* Prolonging output curb needed to balance market - sources
* 'Hard negotiations on the way,' says source
* Russia yet to decide whether to extend cuts
By Rania El Gamal and Alex LawlerDUBAI/LONDON, March 20 (Reuters) - OPEC oil producers
increasingly favour extending beyond June a pact on reducing
crude supply to balance the market, sources within the group
said, although Russia and other non-members need to remain part
of the initiative.
The Organization of the Petroleum Exporting Countries is
curbing its output by about 1.2 million barrels per day (bpd)
from Jan. 1 for six months, the first reduction in eight years.
Russia and other non-OPEC producers agreed to cut half as much.
The deal has lifted oil prices <LCOc1>, but inventories in
industrial nations are rising and higher returns have encouraged
U.S. companies to pump more. A growing number of OPEC officials
believe it may take longer than six months to reduce stocks.
"An extension is needed to balance the market," an OPEC
delegate said. "Any extension of the cut agreement should be
OPEC sources told Reuters in February that the group could
extend the supply-reduction pact, or even apply deeper cuts from
July, if inventories fail to drop to a targeted level.
The group wants stocks in the industrialised world to fall
to the average of the past five years. According to the most
recent data, for January, inventories of crude and refined
products stood 278 million barrels above this level.
Five other OPEC sources said it was increasingly clear that
the market needed more than six months to stabilise but added
that all producers - in OPEC plus non-members - had to agree.
"The ministers will meet in May to decide, but everyone has
to be on board," an OPEC source from a major producer said.
OPEC next meets to decide output policy on May 25 in Vienna.
There will also be a gathering in May of OPEC and non-OPEC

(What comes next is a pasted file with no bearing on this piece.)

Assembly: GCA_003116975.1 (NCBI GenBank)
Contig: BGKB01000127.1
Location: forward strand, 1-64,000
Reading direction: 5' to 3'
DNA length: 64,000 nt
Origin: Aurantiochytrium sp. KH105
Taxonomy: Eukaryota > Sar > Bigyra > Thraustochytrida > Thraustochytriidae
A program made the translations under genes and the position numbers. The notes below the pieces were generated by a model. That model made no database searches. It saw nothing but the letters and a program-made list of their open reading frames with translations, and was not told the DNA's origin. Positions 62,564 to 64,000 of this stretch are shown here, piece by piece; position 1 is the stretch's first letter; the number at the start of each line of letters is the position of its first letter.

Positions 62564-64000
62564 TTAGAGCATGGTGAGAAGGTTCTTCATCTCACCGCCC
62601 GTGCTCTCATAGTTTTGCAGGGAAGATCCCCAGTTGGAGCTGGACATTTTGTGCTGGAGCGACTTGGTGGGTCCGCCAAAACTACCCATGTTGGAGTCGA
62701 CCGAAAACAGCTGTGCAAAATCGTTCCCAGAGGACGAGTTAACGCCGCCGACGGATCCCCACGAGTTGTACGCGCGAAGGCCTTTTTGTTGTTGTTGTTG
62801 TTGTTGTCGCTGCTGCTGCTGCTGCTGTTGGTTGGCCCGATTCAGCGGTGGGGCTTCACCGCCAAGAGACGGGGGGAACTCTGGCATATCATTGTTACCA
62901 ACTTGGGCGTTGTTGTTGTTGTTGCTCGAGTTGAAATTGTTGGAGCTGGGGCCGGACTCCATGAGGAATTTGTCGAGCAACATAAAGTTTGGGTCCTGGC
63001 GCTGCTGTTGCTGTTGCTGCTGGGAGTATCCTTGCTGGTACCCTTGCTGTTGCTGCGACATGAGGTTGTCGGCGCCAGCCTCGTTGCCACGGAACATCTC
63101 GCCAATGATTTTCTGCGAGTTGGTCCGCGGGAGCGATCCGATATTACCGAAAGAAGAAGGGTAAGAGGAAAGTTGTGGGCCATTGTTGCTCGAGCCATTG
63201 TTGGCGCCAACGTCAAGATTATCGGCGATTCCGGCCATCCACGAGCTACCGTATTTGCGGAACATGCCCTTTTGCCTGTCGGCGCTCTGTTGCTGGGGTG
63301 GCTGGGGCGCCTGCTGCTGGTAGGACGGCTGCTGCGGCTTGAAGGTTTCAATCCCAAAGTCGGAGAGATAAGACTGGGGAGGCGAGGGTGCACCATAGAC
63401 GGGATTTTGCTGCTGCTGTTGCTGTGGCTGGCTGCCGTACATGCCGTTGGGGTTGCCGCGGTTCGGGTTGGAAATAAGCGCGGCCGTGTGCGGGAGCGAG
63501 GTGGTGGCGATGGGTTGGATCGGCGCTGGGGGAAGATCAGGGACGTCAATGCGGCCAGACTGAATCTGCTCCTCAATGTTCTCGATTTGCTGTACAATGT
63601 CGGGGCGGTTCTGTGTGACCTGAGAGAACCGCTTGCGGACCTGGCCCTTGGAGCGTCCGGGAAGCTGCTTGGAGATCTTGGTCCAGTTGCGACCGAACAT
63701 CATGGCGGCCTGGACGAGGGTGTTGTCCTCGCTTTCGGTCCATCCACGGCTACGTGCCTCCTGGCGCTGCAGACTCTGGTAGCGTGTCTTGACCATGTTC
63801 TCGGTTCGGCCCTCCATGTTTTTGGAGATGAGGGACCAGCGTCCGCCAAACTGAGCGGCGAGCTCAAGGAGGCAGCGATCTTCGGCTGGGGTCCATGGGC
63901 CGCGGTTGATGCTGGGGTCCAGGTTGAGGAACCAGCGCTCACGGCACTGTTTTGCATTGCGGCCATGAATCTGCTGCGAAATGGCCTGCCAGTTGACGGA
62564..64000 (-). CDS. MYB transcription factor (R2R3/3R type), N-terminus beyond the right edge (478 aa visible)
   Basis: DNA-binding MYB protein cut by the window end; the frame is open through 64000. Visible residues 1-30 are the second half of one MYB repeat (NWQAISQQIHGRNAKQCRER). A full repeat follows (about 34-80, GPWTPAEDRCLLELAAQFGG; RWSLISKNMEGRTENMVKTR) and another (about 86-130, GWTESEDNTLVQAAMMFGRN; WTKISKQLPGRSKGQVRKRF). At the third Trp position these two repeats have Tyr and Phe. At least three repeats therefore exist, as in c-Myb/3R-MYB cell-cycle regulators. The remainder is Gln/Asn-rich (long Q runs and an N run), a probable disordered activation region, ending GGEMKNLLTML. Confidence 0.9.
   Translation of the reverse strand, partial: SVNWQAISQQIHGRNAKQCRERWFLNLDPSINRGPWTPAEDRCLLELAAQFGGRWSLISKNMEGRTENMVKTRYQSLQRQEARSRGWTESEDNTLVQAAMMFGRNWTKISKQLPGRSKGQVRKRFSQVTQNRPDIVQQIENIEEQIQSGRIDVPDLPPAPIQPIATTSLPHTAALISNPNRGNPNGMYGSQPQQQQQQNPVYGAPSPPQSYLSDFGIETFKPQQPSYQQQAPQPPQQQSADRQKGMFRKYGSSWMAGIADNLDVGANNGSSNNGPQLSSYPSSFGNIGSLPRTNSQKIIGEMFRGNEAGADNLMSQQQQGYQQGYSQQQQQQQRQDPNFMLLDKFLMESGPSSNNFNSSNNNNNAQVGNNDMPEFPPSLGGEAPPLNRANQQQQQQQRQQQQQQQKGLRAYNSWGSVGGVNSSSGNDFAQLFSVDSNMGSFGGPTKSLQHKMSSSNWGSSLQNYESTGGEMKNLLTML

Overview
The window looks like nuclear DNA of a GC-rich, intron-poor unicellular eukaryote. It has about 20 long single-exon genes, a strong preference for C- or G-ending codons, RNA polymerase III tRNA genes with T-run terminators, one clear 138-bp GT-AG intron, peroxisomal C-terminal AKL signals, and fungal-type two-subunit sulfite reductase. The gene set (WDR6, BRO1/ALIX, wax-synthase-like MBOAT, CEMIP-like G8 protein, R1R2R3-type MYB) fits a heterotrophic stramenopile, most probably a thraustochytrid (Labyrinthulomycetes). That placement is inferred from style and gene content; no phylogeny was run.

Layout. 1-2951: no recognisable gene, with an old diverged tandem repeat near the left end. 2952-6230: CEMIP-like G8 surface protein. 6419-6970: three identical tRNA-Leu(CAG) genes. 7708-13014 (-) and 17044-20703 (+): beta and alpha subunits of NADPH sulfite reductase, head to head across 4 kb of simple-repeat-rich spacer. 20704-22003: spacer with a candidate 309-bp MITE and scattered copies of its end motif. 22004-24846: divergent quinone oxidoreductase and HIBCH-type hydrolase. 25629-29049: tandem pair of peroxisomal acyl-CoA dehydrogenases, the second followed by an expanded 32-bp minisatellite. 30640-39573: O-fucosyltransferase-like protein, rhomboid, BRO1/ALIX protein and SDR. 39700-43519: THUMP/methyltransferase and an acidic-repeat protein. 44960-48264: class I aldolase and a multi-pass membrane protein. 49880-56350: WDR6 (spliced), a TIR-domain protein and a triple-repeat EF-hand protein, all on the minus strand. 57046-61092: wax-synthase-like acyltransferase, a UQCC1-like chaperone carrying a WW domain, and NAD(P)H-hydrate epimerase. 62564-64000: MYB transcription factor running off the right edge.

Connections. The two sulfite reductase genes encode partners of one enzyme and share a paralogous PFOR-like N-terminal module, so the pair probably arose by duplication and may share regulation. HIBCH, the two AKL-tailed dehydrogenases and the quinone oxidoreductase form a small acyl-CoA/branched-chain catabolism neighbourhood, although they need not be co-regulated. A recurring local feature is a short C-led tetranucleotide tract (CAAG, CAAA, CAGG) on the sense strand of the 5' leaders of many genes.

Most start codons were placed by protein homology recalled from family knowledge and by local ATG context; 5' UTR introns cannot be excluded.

producers, OPEC Secretary-General Mohammad Barkindo said last
"Hard negotiations are on the way," another one of the
Russia, the largest of the 11 outside producers working with
OPEC, has not publicly said whether it supports extending the
supply cut, but is wary about the revival of U.S. shale output
due to higher oil prices. [nR4N1GE02E]
"It's too early to know whether everyone will agree to
this," a source from a non-OPEC participant in the deal said,
referring to prolonging the output curb.
The revival of shale oil production - whose growth added to
the oversupply that battered oil prices in mid-2014 - has
restrained the rally this year and may worry OPEC leaders.
OPEC ministers and sources, however, have said they don't
see a large rebound in 2017. One OPEC source said shale
production was expected to grow by about 300,000 bpd this year -
a level the market could accommodate. [nL5N1FT248]
"OPEC heavyweights such as Saudi Arabia are not happy with
the return of shale oil in full force and have to make a hard
choice between losing part of their market share or steady
income," said a source from a major non-Gulf OPEC producer.
"They will more likely opt for income and will push to get
help from non-OPEC."
(Editing by Dale Hudson)
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Keywords: OPEC CUTS/EXTENSION